Venediktova said her office oversees about 100 separate Ukrainian teams comprised of investigators, prosecutors, human rights lawyers, and forensic experts and ballistic specialists who have spread out across the country to try to collect evidence where alleged war crimes have taken place, in areas where Russia's military forces have recently withdrawn. She said that all of Ukraine's law enforcement agencies are helping collect evidence.

In all, Venediktova's office has identified about 600 suspects, mostly from the senior ranks of Russia's military hierarchy, though some suspects are junior members who were taken captive by Ukraine as prisoners of war. Ukraine wants to prosecute the majority of the cases in its own courts.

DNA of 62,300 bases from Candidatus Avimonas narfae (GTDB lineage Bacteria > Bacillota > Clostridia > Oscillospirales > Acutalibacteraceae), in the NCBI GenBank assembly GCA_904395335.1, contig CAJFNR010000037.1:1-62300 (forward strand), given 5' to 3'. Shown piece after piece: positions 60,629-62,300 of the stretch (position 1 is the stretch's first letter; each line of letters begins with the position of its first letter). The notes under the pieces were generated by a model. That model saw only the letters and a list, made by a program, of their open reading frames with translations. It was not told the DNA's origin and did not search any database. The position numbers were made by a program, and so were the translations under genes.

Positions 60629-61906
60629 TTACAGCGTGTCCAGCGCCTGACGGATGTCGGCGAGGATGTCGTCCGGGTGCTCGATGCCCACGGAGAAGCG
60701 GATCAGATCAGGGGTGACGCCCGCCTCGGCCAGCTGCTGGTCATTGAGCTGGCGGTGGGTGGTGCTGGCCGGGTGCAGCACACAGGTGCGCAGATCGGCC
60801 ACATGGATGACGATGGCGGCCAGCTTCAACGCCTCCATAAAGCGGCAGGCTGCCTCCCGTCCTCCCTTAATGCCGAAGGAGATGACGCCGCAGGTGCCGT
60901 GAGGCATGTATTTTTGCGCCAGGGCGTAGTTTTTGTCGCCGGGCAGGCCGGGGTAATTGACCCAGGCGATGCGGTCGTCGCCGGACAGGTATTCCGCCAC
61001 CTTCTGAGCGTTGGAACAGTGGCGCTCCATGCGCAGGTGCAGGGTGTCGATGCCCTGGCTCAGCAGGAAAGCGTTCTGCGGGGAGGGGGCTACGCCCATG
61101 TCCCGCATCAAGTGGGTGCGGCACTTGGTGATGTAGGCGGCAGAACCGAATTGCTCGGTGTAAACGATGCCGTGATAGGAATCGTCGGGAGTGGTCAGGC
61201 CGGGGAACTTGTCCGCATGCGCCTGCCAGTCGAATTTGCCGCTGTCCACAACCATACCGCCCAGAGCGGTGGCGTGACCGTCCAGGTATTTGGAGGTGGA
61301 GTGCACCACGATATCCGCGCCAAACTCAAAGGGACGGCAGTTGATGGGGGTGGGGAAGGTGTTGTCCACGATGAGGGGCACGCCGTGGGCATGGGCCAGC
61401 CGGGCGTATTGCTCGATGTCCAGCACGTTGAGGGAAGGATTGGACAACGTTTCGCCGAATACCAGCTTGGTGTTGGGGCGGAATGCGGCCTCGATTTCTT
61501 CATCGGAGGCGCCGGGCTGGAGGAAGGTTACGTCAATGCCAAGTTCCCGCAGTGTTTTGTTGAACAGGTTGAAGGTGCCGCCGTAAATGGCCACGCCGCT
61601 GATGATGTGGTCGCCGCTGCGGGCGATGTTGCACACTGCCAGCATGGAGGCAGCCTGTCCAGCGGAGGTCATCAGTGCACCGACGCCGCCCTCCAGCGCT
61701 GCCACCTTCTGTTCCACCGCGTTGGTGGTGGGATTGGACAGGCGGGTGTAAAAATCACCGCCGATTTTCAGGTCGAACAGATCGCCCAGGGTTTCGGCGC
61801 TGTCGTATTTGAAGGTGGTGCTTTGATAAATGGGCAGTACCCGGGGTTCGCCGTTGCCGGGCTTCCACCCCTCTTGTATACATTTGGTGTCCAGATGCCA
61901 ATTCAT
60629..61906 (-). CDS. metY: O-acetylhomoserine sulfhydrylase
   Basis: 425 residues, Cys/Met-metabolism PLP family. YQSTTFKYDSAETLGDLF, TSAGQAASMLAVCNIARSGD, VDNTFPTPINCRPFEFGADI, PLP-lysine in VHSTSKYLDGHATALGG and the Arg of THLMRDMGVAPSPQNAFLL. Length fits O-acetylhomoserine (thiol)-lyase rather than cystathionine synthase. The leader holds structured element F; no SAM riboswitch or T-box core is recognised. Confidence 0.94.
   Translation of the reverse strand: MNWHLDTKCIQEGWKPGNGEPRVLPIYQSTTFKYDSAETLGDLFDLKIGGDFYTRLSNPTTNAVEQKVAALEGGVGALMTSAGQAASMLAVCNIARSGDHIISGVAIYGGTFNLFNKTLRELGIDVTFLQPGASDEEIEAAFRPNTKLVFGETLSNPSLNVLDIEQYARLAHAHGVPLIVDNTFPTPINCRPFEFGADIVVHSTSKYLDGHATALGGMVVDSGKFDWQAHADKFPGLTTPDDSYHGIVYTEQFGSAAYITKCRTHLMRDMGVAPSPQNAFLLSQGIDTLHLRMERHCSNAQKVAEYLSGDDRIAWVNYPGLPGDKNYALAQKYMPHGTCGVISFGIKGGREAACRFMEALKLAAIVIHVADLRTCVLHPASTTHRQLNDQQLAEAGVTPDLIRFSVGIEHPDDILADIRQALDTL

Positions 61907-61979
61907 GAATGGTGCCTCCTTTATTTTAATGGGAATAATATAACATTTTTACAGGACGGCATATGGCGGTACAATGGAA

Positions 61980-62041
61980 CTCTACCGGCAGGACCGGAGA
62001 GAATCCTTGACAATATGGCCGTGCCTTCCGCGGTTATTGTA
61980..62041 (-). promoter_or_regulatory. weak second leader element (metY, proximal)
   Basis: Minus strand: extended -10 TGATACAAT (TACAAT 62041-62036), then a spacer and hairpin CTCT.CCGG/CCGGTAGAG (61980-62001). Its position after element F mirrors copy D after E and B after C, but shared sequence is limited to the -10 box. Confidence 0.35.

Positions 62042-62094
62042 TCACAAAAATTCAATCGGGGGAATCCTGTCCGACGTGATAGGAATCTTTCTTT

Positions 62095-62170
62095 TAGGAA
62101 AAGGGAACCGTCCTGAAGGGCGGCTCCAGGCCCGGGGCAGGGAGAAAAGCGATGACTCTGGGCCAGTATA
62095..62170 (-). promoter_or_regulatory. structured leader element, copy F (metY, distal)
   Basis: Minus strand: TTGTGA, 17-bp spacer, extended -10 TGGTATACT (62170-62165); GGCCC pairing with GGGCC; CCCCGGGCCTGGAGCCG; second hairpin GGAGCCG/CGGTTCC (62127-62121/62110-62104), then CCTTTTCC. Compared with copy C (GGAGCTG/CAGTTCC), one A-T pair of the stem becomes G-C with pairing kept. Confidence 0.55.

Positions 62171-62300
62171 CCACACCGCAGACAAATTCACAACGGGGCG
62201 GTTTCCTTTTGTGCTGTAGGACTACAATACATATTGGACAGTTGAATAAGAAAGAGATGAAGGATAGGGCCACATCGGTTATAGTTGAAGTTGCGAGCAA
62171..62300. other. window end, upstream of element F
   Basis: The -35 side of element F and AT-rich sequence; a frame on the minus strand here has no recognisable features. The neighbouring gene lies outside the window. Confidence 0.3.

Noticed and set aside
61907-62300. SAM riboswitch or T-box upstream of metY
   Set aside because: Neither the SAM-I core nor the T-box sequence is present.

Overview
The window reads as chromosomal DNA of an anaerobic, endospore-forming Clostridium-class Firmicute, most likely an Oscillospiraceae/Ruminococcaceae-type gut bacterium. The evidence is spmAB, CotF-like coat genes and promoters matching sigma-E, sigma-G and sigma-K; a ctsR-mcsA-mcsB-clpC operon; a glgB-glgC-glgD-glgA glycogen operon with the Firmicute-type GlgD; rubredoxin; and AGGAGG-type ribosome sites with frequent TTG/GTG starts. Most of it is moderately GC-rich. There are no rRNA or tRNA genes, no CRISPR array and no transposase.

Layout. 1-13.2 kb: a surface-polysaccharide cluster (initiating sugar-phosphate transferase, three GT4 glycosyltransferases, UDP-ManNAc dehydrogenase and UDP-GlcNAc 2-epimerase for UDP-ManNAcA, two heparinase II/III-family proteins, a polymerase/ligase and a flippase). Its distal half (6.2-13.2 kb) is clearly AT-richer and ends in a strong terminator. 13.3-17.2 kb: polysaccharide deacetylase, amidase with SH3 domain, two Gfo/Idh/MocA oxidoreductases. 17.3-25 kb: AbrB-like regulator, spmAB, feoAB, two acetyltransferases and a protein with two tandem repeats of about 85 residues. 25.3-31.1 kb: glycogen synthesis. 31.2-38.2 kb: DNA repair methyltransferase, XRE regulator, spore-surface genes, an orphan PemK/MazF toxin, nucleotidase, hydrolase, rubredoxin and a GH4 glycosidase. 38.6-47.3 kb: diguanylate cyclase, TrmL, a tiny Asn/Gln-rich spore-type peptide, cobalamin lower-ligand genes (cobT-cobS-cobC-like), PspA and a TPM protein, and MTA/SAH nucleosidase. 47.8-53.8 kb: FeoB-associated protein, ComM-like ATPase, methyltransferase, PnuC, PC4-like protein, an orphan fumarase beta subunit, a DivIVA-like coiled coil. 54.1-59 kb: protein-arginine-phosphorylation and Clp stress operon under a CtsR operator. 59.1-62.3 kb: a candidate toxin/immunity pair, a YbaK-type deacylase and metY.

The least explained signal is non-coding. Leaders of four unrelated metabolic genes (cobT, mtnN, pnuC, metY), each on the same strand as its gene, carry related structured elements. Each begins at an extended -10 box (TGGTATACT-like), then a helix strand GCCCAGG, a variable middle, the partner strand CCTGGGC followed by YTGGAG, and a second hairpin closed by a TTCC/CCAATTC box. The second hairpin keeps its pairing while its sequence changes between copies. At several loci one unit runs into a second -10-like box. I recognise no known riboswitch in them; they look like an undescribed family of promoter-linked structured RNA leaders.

Behind the scenes, the Biden administration is quietly helping Venediktova’s team with money and expertise to build her case against the Russian officials on her suspect list, as well as to coordinate with various international organizations that have opened their own probes. 

"The U.S. is supporting a range of international investigations into atrocities in Ukraine. This includes those conducted by the International Criminal Court, the United Nations and the Organization for Security and Cooperation in Europe," U.S. Ambassador-at-Large for Global Criminal Justice Beth Van Schaack said Wednesday during remarks at an informal meeting of the UN Security Council. "The U.S. welcomes the opening of the investigation by the ICC into atrocity crimes committed in Ukraine, and we intend to engage with all stakeholders to achieve our common objectives in ensuring justice."